Pasadena Community Access Corporation Executive Director George Falardeau and Chief Operating Officer Chris Miller appeared before the City of Pasadena’s EdTech Committee last week to request a $43,000 COLA increase over its $1.1 million 2023 budget.
The proposed bump for the calendar year 2024 would provide a small hourly raise for existing staff, fund hiring a part-time employee and help offset the cost of replacing an aging remote truck with an electric vehicle.
Details: PCAC (Pasadena Community Access Corporation) is the government face of Pasadena Media that serves as the city’s official administrating and disbursing entity for the one-percent PEG (Public Education and Government Access) fee it collects from cable providers.
The non-profit has a full production facility on South Los Robles Avenue offering training, resources and facilities for Pasadena residents who want to produce their own TV programs. It oversees four channels carried by Spectrum and AT&T cable locally, which are also accessible at pasadenamedia.org:
- KPAS, the City of Pasadena government channel
- Arroyo, the Pasadena community access channel
- KLRN Pasadena, the PUSD education channel
- PCC-TV, the Pasadena City College education channel
EdTech, the City Council’s Economic Development & Technology Committee, is one of five sub-committees (the others are Finance, Legislative Policy, Municipal Services and Public Safety) formed to free the full council from having to be present at every hearing. Four of the seven council members serve on the EdTech committee.
How we got here: According to PCAC’s Miller, “The way it works is George (Falardeau) and I start developing the budget mid-year, which for us is January (the fiscal year is July through June). By March, we have a draft budget in front of our board of directors. Once that’s approved, we move it to the City Manager’s team, typically in March. On their end, they discuss it with their Finance Committee. We talk about any adjustments that need to be made, and then we present before EdTech.”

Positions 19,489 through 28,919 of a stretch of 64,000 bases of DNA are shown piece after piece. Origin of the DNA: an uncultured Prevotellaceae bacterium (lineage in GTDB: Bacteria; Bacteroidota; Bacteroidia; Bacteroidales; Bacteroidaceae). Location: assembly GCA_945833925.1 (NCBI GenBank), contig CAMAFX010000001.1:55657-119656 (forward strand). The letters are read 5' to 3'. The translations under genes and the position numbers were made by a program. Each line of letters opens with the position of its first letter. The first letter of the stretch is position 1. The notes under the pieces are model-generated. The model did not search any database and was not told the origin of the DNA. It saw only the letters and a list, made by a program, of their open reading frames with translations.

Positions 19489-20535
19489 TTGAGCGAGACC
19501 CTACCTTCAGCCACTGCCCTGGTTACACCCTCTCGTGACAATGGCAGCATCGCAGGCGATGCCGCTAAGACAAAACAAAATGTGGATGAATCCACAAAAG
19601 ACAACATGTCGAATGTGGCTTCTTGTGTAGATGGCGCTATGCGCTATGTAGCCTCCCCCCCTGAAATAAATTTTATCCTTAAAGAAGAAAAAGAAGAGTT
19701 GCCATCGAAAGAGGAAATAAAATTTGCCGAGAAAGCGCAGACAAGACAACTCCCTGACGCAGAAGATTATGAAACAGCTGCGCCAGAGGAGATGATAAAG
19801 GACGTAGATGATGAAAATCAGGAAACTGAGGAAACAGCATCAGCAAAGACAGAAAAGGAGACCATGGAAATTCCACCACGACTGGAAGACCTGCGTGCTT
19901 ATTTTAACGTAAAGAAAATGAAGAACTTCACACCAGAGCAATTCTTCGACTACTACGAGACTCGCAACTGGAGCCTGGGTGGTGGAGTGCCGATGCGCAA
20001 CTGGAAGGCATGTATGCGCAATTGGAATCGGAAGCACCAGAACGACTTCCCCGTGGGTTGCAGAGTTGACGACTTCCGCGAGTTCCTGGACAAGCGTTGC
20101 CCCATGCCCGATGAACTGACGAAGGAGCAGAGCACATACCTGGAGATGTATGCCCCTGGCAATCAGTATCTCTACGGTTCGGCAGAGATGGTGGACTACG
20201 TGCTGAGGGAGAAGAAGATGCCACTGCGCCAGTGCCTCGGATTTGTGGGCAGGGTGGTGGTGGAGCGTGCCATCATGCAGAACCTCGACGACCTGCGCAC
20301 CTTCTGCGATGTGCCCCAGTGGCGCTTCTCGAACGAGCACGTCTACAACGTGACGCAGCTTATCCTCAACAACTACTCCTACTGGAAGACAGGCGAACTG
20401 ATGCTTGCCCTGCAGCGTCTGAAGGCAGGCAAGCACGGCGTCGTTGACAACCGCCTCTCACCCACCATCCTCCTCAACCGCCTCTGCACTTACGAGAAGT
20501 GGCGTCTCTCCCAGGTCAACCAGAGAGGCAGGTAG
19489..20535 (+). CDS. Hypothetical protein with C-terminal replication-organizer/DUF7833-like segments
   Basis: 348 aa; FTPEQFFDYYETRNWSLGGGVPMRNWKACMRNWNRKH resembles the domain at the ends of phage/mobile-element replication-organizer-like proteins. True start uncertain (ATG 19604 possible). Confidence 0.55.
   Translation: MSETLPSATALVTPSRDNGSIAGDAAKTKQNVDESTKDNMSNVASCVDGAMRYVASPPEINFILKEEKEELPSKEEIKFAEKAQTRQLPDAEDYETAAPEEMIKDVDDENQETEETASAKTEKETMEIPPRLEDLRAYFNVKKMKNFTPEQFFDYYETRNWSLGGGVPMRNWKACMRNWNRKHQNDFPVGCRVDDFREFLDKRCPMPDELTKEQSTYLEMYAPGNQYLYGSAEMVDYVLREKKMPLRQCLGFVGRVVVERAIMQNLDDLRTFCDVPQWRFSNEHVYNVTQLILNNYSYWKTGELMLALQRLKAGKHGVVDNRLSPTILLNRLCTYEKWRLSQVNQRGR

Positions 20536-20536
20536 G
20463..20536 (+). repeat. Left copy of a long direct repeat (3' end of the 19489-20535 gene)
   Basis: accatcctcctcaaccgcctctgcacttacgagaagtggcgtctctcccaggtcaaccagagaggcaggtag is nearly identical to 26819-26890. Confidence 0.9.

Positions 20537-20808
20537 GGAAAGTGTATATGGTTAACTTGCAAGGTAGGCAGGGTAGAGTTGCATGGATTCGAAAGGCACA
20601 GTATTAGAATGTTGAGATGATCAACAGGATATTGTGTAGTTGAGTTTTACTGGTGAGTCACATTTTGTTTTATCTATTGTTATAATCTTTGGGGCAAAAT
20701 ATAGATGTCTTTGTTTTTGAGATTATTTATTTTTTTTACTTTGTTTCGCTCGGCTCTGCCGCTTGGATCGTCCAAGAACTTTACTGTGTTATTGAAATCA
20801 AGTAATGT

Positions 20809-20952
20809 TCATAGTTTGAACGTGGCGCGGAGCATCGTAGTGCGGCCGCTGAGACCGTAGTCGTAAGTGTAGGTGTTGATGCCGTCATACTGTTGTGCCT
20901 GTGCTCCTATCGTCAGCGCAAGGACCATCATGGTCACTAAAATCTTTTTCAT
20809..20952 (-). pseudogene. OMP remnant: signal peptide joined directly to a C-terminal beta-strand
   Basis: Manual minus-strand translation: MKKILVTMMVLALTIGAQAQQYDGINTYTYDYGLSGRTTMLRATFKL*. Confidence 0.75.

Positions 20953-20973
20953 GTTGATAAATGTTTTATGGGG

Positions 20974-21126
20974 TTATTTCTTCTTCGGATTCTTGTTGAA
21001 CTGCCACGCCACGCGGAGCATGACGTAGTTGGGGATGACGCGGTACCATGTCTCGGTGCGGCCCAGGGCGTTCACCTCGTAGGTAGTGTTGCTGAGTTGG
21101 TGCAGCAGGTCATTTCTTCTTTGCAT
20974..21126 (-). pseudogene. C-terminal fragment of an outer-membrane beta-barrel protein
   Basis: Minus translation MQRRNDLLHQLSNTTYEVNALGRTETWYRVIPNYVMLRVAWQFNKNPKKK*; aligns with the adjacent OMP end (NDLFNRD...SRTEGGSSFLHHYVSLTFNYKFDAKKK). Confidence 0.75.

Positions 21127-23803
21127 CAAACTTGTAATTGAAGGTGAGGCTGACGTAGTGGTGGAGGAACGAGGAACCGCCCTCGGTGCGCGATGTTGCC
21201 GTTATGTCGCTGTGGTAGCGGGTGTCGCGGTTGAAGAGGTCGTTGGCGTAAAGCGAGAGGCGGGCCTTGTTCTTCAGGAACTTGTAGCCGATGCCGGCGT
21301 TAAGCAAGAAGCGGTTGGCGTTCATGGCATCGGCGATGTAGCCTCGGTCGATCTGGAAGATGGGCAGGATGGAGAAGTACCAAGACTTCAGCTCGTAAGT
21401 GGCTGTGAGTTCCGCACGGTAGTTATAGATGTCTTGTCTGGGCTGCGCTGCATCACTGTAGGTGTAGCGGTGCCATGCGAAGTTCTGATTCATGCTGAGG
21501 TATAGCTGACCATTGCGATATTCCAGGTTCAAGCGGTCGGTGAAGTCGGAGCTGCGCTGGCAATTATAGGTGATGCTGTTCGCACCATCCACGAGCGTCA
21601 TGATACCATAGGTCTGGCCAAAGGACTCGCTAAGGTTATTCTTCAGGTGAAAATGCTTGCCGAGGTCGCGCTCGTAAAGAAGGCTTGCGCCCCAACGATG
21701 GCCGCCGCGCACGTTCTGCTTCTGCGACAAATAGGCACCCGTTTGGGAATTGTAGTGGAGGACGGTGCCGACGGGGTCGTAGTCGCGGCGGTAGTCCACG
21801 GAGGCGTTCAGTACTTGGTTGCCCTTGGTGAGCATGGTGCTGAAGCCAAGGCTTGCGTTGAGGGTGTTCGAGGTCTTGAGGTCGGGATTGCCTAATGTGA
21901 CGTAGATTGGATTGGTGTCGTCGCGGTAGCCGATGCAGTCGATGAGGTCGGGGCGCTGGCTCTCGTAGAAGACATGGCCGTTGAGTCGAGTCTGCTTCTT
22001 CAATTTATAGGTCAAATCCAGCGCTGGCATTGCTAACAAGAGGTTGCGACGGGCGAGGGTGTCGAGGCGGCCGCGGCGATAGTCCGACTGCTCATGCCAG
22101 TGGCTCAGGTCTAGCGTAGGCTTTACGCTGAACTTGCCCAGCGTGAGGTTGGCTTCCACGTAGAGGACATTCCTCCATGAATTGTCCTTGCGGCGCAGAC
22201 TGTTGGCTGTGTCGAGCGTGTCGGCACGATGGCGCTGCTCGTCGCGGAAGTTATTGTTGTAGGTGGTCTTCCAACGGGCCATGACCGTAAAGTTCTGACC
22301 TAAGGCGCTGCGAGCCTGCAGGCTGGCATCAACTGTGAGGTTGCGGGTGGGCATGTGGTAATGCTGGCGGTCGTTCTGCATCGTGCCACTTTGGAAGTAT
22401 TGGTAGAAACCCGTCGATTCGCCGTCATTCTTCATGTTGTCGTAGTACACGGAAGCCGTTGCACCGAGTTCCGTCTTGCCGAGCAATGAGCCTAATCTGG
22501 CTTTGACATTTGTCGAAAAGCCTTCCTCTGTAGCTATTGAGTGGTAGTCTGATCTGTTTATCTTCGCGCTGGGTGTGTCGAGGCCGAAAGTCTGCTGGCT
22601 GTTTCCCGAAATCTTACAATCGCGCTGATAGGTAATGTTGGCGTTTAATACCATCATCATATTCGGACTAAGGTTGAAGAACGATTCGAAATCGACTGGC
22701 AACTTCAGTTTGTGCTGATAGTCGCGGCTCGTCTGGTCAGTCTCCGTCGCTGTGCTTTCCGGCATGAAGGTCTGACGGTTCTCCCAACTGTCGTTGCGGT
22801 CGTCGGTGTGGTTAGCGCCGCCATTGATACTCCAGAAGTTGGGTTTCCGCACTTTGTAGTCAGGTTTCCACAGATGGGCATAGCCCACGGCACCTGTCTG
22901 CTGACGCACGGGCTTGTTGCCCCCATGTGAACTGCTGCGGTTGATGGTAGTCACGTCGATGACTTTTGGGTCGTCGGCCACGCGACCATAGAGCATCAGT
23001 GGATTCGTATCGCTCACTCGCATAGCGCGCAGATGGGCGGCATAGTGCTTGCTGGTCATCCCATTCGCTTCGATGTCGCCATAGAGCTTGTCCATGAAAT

Council members’ concerns: Forty years into a symbiotic relationship, PCAC and the City of Pasadena are familiar dance partners.
- Chairman Tyron Hampton requested and received Falardeau’s assurance that PCAC’s new remote truck would be an electric vehicle.
- Hampton and Councilwoman Jennifer Rivas both expressed a desire to see hard viewership numbers in order to gauge the city’s ROI more accurately.
According to Falardeau, engaging the services of Nielsen TV ratings, considered by many the gold standard in audience measurement, requires an initial outlay of “anywhere between $30,000 to $40,000 to get an accurate imprint. And that’s just for their basic service,” he emphasized. “There would also be substantial annual costs.”
“Substantial” is synonymous with “prohibitive.”
On the bright side, Falardeau informed the committee that PCAC is in the process of hiring a new employee responsible for “revamping our understanding of how we get viewership through the clicks we receive on social media.” Falardeau also stated that Pasadena Media channels are viewable worldwide “over the top” on Roku, Apple TV and Amazon Fire TV devices.